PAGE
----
Study Abroad More Than Sites, Classes for Student
Lauren Booth (right) poses with a villager in the Dominican Republic.
April 4, 2007
BLOOMINGTON, Ill. – Lauren Booth, an Illinois Wesleyan sophomore, is finding her study
abroad program is about more than textbooks and tourist sites – it’s also about a
hammer and nails. Booth is part of a new kind of study abroad opportunity allowing
students to perform volunteer work in the developing nations where they study.
“I wanted to experience life in a developing country, and I knew there were volunteer
options integrated into the program,” said Booth, a Hispanic studies major, who is
currently studying in Santiago of the Dominican Republic.
Students in the program spend time with local residents. Booth, who arrived in the
Dominican Republic in January of 2007, has been in the country for four months. During
her time there, the Des Plaines, Ill., native has taught English to residents in Santiago,
traveled to a rural village to build latrines with the Peace Corps, and helped at
a local orphanage. “We painted furniture, cooked meals and played with the children,”
said Booth of her time at the orphanage. “We also had a ‘salon day’ for the kids.
It was an amazing experience.”
The goal of any study abroad program is to immerse students in the life and culture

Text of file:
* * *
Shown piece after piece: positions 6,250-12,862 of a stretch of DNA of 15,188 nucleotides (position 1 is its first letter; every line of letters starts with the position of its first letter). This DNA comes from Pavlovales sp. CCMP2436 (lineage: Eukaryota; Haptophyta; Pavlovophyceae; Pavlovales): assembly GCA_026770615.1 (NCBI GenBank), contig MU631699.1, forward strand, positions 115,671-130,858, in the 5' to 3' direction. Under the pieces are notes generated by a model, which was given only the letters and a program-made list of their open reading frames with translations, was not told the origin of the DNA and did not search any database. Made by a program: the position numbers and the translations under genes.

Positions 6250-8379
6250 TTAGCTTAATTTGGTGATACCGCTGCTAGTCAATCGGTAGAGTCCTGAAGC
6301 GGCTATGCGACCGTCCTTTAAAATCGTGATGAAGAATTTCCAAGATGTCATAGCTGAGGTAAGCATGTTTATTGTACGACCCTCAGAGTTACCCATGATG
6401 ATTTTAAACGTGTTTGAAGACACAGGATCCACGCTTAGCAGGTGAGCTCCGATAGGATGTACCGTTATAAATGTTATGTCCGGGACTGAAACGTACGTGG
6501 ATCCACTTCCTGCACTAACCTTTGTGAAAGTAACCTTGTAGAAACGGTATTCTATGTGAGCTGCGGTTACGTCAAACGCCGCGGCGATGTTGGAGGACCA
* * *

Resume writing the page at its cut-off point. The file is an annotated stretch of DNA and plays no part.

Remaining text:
of a different country. In developing nations such as the Dominican Republic, that
means seeing day-to-day struggles. “I learned first-hand the effects of extreme
poverty,” said Booth. “I also learned about myself, and what I am capable of doing
The volunteer experience aboard is a growing trend, says Stacey Shimizu, acting director
of Illinois Wesleyan’s International Office. “Not many programs have built in the
kind of community work Lauren is doing,” said Shimizu. “More and more study abroad
programs are offering some kinds of for-credit internships or non-credit volunteer
Illinois Wesleyan works in conjunction with international organizations to send students
abroad. Currently, 69 IWU students are traveling and studying across the globe. The
Dominican Republican program comes from an organization called the Council for International
Educational Exchange (CIEE).
“Volunteering is part of the added value of studying abroad,” said Ann Curtis, campus
relations coordinator for CIEE. “It’s another way students can be culturally immersed
in the region and connect with the community.”
Other students in the CIEE program with Booth are volunteering at hospitals and coaching
baseball or working with small businesses to become successful. “I have really learned
about the Dominican culture,” said Booth. “I probably don’t even realize yet how much
I have learned.”
Contact: Sherry Wallace, (309) 556-3792